05 June 2012

Nudibranch motherlode at Changi

There are lots of nudibranchs even on Changi! Today, I came across a whole bunch of them, crammed together busy laying egg ribbons.
Together, the team covered a whole stretch of Changi as we spread out over this low spring tide. Lots of amazing sightings!

I started the trip at a stretch of rocky shore that I last visited in Aug 2011. There were lots of these colourful spotty nudibranchs everywhere. They are a yet to be identified Hypselodoris that we often see on our Northern shores.
This Orange sea cucumber has a coil of what seems to be a nudibranch egg ribbon laid on it. Nudis usually lay their eggs on or near their food source. Oh dear, I don't think nudis eat sea cucumbers. But who knows!
Today, the tide is very very low. So I could get a better glimpse of the amazing marine life found in the murky water here. The water is still murky, but at least it's lower. There are lots of sea fans here, as well as sponges and soft corals and hydroids. Squid egg capsules have been laid on one hydroid, synaptid sea cucumbers curl around sponges, feather stars festoon the shores and cerianthids 'bloom' everywhere.
Colourful sponges grow on all hard surfaces here including artificial structures. Today I saw lots of little Blue spotted flatworm (cf Pseudoceros indicus) everywhere.
In places which are not heavily impacted by fishing, clusters of large sea fans (Order Gorgonacea) have settled on the rocks. Elsewhere, I see fishing line entangled in dead or dying sea fans, or simply no sea fans at all.
Among the abundant sea fans on the shore were Gnarled sea fans, and Candelabra sea fans. Each is a colony of tiny polyps emerging from a central 'branch'.
Also common were Skinny sea fans, which can grow very large on this shore.
Sea fans are a great home for all kinds of tiny animals. Such as Ovulid snails and tiny brittle stars.
Here's a closer look at the little Red ovulid snails. The snail covers its shell with its body mantle which has bumps that resemble the while polyps of the sea fan! These snails may eat the sea fan.
A closer look at the beautiful Colourful tiny brittle stars (Ophiothela danae) that wrap themselves around sea fans.
I only saw one colony of Pink flowery soft coral and one tiny Ball flowery soft coral. I couldn't find any animals living in them.
There were also large 'bushes' of these nasty Stinging hydroids. They pack a powerful sting that can 'burn' skin and take a long time to heal.
Some parts of the rocky shore were covered with lots and lots of Zebra corals (Oulastrea crispata). Finally, I managed to get a photo of the coral polyps that are green and bluish. I often wondered if the green and blue ones were the same. It seems the polyp has a green central disk?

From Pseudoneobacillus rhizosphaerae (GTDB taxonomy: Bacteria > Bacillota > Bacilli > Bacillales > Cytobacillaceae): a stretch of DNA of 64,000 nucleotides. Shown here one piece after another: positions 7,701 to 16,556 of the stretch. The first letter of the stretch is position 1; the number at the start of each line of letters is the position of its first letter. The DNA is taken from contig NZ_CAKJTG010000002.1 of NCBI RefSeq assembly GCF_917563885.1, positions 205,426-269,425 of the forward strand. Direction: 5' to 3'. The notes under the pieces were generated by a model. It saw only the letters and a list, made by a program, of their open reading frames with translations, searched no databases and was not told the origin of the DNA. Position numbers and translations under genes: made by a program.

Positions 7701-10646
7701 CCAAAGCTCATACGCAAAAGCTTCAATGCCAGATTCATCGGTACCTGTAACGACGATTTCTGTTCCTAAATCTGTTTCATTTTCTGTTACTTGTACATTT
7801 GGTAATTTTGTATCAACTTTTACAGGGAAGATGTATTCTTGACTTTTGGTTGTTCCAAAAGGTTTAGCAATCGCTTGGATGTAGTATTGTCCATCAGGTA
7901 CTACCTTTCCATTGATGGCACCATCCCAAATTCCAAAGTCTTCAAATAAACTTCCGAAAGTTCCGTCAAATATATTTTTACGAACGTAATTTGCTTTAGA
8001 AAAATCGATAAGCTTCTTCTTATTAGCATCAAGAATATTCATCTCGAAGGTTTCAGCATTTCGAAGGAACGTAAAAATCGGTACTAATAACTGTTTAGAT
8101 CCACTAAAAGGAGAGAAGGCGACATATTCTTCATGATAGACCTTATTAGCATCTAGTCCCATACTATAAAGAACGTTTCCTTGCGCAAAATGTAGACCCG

I saw several feather stars (Order Crinodea), here's one nicely relaxing in a pool of water.
Wow, a Baler snail (Melo melo)! My first encounter on this shore. It wasn't very large, I hope it grow up safely as these snails tend to be collected, apparently to be eaten.
I had a closer look at the rocks and saw this mama Ovum cowerie (Cypraea ovum) protecting her egg mass with her large foot. There were lots of other creatures under the stones and rocks too. I also saw many Crown sea stars (Asterina coronata) here.
I saw plenty of these blue-legged Striped hermit crabs (Clibanarius infraspinatus) today. Not sure why.
As at Punggol yesterday, large areas of the rocks and the shore was covered in a soft layer of nest mussels (Musculista senhousia) that create a carpet of tangled byssus threads to live in. Today I saw few zoanthids (Order Zoanthidea), probably they were smothered by the nest mussels. I was very surprised to see seagrasses growing on this carpet. The seagrasses were well rooted into the felt-like layer of 'nesting material' created by the mussels.
The seagrasses have narrow blades and had suspicious speckles on them. Are they the Hairy spoon seagrass (Halophila decipiens)? Mei Lin also spotted similar looking seagrasses yesterday at Punggol.
I took a closer look at the seagrasses, and they don't seem to have hairs on the leaf blades. So once again, probably not Halophila decipiens? We will have to ask Siti.
Alas, I also came across several fish traps, most seem abandoned, as well as some large debris. Marine life have started growing on some of them.
After the rocky shore, I did a short stretch of a sandy shore on Changi that I seldom visit. My last trip here was in Nov 2011. This shore had some Cake sand dollars (Arachnoides placenta), lots of sea pencils, and I spotted one Peachia anemone (Peachia sp.).
I also saw this large sea anemone which I think is the Very long sea anemone! My first sighting of it in the North!
There were lots and lots of tiny hermit crabs huddled on the sand bar. I find such gatherings an easy and quick way to find out what snails are common in the area!
I was surprised to see some seagrasses growing on the very low water line which was exposed on this super low spring tide today. There were small clumps of Spoon seagrass (Halophila ovalis) with large leaf blades and Fern seagrass (Halophila spinulosa).
The rest of the team had lots of wonderful sightings at another stretch of Changi: electric ray, rare snails and more! For more, see the posts by Mei Lin, Pei Yan and Marcus.

But the most amazing find to me was this weird creature that I've never seen before.

Tomorrow, another adventure on another super low spring tide. Alas, also well before dawn.


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